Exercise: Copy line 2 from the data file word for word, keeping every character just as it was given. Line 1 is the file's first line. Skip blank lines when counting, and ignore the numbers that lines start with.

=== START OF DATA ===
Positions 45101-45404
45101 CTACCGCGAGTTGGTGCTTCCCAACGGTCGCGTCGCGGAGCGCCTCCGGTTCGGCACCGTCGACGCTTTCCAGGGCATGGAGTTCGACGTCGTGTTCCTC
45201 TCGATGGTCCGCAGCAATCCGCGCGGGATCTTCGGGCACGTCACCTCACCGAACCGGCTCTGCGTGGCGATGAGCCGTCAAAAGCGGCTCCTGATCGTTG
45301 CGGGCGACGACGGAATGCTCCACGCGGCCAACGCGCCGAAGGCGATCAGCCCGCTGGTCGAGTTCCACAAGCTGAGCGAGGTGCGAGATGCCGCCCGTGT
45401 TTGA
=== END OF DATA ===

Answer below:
45101 CTACCGCGAGTTGGTGCTTCCCAACGGTCGCGTCGCGGAGCGCCTCCGGTTCGGCACCGTCGACGCTTTCCAGGGCATGGAGTTCGACGTCGTGTTCCTC